Collaboratories 99 secured from widespread access. In chemistry, the bulk of practicing chemists are employed in private firms. These firms have proprietary interests in the products of their employees, specifically intellectual property such as patentable compounds and processes. As a result, chemists as a group use public computer networks less than other scientific disciplines that are dominated by academic practitioners (Walsh & Bayma, 1996). Third, scientific collaborations appear to require faceto-face contact, a t least initially, suggesting that conferences and invited meetings will continue to function as critical filters on scientific participation. In a study of interpersonal communication networks
among computer scientists, Carley and Wendt (1991)found that face-to-facecontact was critical in starting a scientific relationship. While the computer scientists used e-mail to maintain existing collaborations, none of the identified collaborative relationships started via e-mail. Collaboratory advocates envision the ultimate withering away of physical laboratories. However, it seems more realistic to suggest that collaboratory use will augment, but not replace, proximity as a tool for fostering scientific collaboration. Further, the benefits of collaboratory use may differ depending upon the status and experience of collaboratory users. Opportunities and gains seem most obvious for graduate and undergraduate students and nonelite scientists, since these are often the members of the scientific community least able to travel and meet other scientists. Collaboratories may represent a mechanism for accelerating students' immersion into important networks. For example, through UARC, space physics graduate students were able to participate in experiments during their first year, while in the past this did not occur until the third or fourth year. For elite scientists, collaboratories may offer more imposition than benefit. Specifically, if collaboratory sessions become opportunities for nonelite scientists and students to bombard these senior investigators with questions or demands, the senior scientists may respond by withdrawing their participation (and rely on traditional means for continuing collaborations). Finally, for nonelite scientists, collaboratories may provide broader access to some resources, such as instrument time, and may deliver access to elite scientists (although still a t the discretion of the elite scientists). Most importantly, nonelites may use collaboratories to foster links with one another, which could be both valuable and damaging (viz., the balkanization outcome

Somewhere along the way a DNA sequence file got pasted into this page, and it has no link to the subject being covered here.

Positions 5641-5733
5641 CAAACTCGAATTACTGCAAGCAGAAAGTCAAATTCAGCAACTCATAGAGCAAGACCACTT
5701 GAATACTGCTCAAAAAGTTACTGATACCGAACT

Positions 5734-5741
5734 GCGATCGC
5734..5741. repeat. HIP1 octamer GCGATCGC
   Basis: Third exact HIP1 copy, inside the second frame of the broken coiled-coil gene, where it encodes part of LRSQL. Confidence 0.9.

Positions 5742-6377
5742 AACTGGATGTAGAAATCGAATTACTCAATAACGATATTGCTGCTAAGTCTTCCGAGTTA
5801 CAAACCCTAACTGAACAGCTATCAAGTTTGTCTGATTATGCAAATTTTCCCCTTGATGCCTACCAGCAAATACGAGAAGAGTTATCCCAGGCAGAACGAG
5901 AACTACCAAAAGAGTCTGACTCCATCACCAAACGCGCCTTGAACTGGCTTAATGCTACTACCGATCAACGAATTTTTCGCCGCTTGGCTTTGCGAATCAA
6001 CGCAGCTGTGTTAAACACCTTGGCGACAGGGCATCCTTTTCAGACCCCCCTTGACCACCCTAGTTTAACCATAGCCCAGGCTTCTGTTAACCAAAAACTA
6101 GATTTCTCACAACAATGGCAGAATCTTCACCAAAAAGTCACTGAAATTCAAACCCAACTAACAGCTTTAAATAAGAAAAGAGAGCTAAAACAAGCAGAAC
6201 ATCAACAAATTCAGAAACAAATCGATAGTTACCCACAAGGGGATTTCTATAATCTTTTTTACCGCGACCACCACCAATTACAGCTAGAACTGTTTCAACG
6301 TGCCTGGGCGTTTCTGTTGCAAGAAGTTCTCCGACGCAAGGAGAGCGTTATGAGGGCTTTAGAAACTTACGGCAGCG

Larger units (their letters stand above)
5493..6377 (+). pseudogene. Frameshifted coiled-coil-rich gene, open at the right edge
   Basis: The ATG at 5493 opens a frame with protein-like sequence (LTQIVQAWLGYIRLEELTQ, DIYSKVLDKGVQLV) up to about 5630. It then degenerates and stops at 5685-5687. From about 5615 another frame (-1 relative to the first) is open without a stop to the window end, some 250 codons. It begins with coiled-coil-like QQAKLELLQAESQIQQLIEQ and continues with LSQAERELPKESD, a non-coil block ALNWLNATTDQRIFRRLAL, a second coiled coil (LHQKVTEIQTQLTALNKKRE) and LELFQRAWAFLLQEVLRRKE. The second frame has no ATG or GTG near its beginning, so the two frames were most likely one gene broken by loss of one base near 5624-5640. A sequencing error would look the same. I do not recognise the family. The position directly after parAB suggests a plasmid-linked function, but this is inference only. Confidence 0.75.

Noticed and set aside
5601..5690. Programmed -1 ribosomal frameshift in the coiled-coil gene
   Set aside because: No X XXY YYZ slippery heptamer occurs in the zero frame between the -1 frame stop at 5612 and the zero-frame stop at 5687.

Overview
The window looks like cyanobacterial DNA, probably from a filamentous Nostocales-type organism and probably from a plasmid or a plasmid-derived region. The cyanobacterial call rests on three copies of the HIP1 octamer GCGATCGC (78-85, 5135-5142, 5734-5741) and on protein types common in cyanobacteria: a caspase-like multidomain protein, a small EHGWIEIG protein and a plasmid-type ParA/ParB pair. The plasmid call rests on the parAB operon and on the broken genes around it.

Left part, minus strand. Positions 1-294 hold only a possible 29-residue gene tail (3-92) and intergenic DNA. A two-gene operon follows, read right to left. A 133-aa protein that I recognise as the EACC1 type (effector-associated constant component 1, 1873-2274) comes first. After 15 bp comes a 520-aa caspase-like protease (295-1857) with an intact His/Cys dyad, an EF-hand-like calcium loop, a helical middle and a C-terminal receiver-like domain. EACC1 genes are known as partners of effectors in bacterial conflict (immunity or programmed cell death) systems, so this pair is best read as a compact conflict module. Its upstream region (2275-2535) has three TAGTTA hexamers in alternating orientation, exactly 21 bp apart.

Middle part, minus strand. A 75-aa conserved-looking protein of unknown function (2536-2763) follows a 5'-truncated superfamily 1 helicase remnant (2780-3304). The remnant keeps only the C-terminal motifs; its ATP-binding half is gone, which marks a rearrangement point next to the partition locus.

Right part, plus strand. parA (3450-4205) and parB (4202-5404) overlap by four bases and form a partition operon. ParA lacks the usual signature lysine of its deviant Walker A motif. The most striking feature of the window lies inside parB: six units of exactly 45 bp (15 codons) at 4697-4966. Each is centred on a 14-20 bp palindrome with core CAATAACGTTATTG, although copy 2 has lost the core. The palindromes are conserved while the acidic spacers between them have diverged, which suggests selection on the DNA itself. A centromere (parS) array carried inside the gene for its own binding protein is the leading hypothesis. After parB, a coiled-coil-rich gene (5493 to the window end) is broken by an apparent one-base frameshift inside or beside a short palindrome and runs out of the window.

100 Annual Review of Information Science and Technology described by Van Alstyne and Brynjolfsson -in which the Internet may reinforce connections among those who are similar vs. creation of more diverse links). From the perspective of creating an intellectual community, the collaboratory may fill a critical niche, particularly for scientists at smaller institutions where they may have few local colleagues. However, if the concentration of nonelites is taken as an indication of the secondary status of a community, collaboratories may become the home for scientists who are marginalized in their larger, more traditional scientific communities. An instance of this may be the phenomenon of "e-j~urnalsw,~hi~ch are numerous on the Web (Odlyzko, 1999), yet continue to have a clearly inferior status relative to traditional journals. In summary, the emergence of collaboratories represents an important convergence of computing technology with scientific practice. Collaboratories, by themselves, will not produce changes in science. However, at this early stage in their development, it may be possible to anticipate openings for change afforded by collaboratories and be prepared to exploit these openings. This means that those in the scientific community, and beyond, should actively explore how collaboratories can be used to expand participation in science, rather than accepting collaboratories and other new technologies
as extensions of the status quo. Bibliography Alberti, B., Anklesaria, F., Lindner, P., McCahill, M., & Torrey, D. (1992). The Internet gopher protocol: A distributed document and search retrieval protocol [Machine-readable data file]. Microcomputer and Workstation Networks Center (Producer). University of Minnesota